“Some, finding limited opportunities for organised congregational participation, imagine these are not so much services as liturgical concerts. But each service is an act of worship addressed, as worship must be, not to you but to God, the Father of Christ and our Father; an act of thanksgiving for the love He has shown towards man, an act of intercession for all men. As Henry VI intended when he established the Chapel and the Choir, this worship goes on daily, whether people come or not, because the love of God is a continuing, living and unconditional reality.”
When it follows the cathedral/college pattern, Choral Evensong is essentially a non-participative service led by the choir, with the congregation taking no part in the preces and responses, canticles, psalm(s) or motet. From the point of view of the congregation, it has been described as “a perfect sort of pause or caesura that creates a break at the end of the work day—a moment to stop, reflect, listen, meditate, and to gather oneself and (for believers) to draw close to God at the close of the day”.
It is useful to consider the “raison d’être argument” in relation to two other circumstances: the rehearsal of music in a church or cathedral; and the service as “tourist attraction”, particularly in the more popular cathedrals and the Oxbridge colleges. With regard to the former, not all the preparation for a service may be undertaken in the song school, and time in the cathedral may be necessary to optimise the registration of the organ, balance of the voices &c. This could not be considered as “an act of divine worship”; but neither is it a concert since the presence of any listeners is likely to be incidental, although the numbers there might be greater than those attending the subsequent service.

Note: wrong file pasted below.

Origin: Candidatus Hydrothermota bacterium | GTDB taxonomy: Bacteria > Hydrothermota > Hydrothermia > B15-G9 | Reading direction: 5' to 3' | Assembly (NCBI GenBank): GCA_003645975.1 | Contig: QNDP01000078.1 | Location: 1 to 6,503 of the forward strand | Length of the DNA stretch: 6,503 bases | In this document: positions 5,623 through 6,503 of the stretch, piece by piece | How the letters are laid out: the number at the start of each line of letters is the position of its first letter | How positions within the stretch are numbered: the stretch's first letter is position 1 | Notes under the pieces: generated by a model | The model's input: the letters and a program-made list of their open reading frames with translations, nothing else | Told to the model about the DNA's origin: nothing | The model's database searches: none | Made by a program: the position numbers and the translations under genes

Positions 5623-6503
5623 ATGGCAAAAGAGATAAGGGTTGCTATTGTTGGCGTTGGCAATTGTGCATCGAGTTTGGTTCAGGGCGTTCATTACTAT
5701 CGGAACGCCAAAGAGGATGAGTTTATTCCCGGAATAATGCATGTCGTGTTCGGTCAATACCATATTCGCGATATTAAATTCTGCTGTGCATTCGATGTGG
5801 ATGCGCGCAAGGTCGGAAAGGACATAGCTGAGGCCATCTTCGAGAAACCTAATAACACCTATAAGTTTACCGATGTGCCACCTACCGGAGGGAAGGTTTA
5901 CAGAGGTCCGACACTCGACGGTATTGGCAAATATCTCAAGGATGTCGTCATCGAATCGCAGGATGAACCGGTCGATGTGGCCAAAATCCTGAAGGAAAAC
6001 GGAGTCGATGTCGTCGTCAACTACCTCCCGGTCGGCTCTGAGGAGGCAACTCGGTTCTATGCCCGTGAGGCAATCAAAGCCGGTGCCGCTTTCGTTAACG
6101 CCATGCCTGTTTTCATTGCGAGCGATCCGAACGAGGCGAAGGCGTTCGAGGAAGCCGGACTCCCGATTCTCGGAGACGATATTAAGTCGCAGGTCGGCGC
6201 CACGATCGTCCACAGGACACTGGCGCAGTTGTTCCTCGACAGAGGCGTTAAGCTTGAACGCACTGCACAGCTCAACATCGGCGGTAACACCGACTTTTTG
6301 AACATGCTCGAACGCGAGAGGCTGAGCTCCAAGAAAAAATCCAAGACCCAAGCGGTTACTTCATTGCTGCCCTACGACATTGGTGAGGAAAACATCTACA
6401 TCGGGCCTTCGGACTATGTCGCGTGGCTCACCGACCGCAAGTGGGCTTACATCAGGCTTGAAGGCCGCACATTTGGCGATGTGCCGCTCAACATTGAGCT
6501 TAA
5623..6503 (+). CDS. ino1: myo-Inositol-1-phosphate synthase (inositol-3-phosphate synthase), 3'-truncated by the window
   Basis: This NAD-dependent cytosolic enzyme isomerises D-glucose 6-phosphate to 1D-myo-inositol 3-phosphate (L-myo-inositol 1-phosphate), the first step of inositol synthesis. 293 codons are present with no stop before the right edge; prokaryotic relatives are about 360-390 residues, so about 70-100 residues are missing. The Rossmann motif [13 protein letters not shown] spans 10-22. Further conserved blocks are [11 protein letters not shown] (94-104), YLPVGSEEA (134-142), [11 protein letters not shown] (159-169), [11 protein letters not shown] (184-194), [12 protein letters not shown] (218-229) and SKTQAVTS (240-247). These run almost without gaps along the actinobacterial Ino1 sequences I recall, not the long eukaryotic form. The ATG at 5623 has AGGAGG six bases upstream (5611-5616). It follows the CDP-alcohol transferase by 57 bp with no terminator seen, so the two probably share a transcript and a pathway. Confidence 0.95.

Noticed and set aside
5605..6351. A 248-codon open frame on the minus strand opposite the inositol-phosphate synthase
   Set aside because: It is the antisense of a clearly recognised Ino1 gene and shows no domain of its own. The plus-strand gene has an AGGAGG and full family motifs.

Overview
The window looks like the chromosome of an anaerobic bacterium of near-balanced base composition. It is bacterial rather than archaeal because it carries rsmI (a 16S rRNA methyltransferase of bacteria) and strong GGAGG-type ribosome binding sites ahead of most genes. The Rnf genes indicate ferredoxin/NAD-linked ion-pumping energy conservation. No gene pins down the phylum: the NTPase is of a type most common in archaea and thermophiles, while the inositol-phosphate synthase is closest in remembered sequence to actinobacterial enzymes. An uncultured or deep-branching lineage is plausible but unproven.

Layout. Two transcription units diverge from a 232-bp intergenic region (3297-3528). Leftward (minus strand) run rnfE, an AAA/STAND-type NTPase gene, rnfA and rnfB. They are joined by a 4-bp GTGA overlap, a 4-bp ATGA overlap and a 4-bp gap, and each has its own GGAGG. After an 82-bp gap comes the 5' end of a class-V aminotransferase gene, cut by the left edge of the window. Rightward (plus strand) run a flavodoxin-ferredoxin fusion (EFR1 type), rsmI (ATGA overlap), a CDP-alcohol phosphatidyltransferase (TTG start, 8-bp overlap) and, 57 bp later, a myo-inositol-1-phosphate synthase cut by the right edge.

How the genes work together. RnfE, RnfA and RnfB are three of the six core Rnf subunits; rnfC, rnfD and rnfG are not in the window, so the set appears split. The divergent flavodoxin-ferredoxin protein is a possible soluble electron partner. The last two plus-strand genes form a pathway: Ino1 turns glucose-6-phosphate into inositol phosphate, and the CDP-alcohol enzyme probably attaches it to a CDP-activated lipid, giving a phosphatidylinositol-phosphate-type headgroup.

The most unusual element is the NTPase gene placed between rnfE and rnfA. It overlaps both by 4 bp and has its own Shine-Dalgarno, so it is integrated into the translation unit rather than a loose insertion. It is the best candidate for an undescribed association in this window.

It is evident from various threads on TripAdvisor and elsewhere that UK visitors are encouraged to include Choral Evensong as part of their “tourist experience”, drawn by the combination of the high quality music and historic architecture. Whilst a number of these tourists will attend all or part of a service as though it were a free concert, this is not the purpose of the service and such passing interest does not detract from its conduct as an act of worship.
Although the CCLI Guidance is non-statutory, it relates directly to the terms and conditions of the PRS for Music Church Licence held by the church or cathedral which, in turn, engage intellectual property law. Importantly, it only covers six concerts per year, otherwise the specified location is considered to be a “concert venue” and other arrangements apply. Such a figure can easily be exceeded; and churches need to cautious as to which events are badged as “concerts”, e.g. “Carol Concerts”. External organizations using churches &c as a concert venues – orchestras, choirs &c – need to be encouraged to make their own arrangements regarding copyright issues, and the hosting body should ensure that written confirmation is given that this is in place.